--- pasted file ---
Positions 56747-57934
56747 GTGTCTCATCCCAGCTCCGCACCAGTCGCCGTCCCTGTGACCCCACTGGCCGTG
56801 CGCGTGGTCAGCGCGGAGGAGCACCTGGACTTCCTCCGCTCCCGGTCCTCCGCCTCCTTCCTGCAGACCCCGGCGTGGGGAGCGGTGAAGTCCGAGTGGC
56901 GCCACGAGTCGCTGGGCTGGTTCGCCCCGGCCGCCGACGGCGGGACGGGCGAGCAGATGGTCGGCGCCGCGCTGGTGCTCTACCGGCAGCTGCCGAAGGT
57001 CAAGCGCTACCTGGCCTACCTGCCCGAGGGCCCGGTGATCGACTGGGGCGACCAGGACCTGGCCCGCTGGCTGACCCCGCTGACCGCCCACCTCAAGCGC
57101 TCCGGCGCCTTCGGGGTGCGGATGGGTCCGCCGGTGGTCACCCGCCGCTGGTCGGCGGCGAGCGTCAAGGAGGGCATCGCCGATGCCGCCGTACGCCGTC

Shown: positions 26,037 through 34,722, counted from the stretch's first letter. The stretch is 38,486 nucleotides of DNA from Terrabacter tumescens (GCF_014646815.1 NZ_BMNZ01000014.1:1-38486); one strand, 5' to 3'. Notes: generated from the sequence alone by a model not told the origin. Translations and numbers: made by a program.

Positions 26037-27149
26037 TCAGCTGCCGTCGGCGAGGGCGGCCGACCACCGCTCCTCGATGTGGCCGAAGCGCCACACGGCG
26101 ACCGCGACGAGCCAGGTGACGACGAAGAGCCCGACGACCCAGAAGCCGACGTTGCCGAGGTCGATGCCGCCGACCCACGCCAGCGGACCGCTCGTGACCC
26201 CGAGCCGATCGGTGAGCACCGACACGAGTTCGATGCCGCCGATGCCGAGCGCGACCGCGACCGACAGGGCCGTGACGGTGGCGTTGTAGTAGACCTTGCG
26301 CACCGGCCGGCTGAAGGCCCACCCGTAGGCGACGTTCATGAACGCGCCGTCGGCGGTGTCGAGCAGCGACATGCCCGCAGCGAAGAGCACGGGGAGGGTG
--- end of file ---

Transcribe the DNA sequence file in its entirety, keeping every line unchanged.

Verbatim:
Positions 56747-57934
56747 GTGTCTCATCCCAGCTCCGCACCAGTCGCCGTCCCTGTGACCCCACTGGCCGTG
56801 CGCGTGGTCAGCGCGGAGGAGCACCTGGACTTCCTCCGCTCCCGGTCCTCCGCCTCCTTCCTGCAGACCCCGGCGTGGGGAGCGGTGAAGTCCGAGTGGC
56901 GCCACGAGTCGCTGGGCTGGTTCGCCCCGGCCGCCGACGGCGGGACGGGCGAGCAGATGGTCGGCGCCGCGCTGGTGCTCTACCGGCAGCTGCCGAAGGT
57001 CAAGCGCTACCTGGCCTACCTGCCCGAGGGCCCGGTGATCGACTGGGGCGACCAGGACCTGGCCCGCTGGCTGACCCCGCTGACCGCCCACCTCAAGCGC
57101 TCCGGCGCCTTCGGGGTGCGGATGGGTCCGCCGGTGGTCACCCGCCGCTGGTCGGCGGCGAGCGTCAAGGAGGGCATCGCCGATGCCGCCGTACGCCGTC

Shown: positions 26,037 through 34,722, counted from the stretch's first letter. The stretch is 38,486 nucleotides of DNA from Terrabacter tumescens (GCF_014646815.1 NZ_BMNZ01000014.1:1-38486); one strand, 5' to 3'. Notes: generated from the sequence alone by a model not told the origin. Translations and numbers: made by a program.

Positions 26037-27149
26037 TCAGCTGCCGTCGGCGAGGGCGGCCGACCACCGCTCCTCGATGTGGCCGAAGCGCCACACGGCG
26101 ACCGCGACGAGCCAGGTGACGACGAAGAGCCCGACGACCCAGAAGCCGACGTTGCCGAGGTCGATGCCGCCGACCCACGCCAGCGGACCGCTCGTGACCC
26201 CGAGCCGATCGGTGAGCACCGACACGAGTTCGATGCCGCCGATGCCGAGCGCGACCGCGACCGACAGGGCCGTGACGGTGGCGTTGTAGTAGACCTTGCG
26301 CACCGGCCGGCTGAAGGCCCACCCGTAGGCGACGTTCATGAACGCGCCGTCGGCGGTGTCGAGCAGCGACATGCCCGCAGCGAAGAGCACGGGGAGGGTG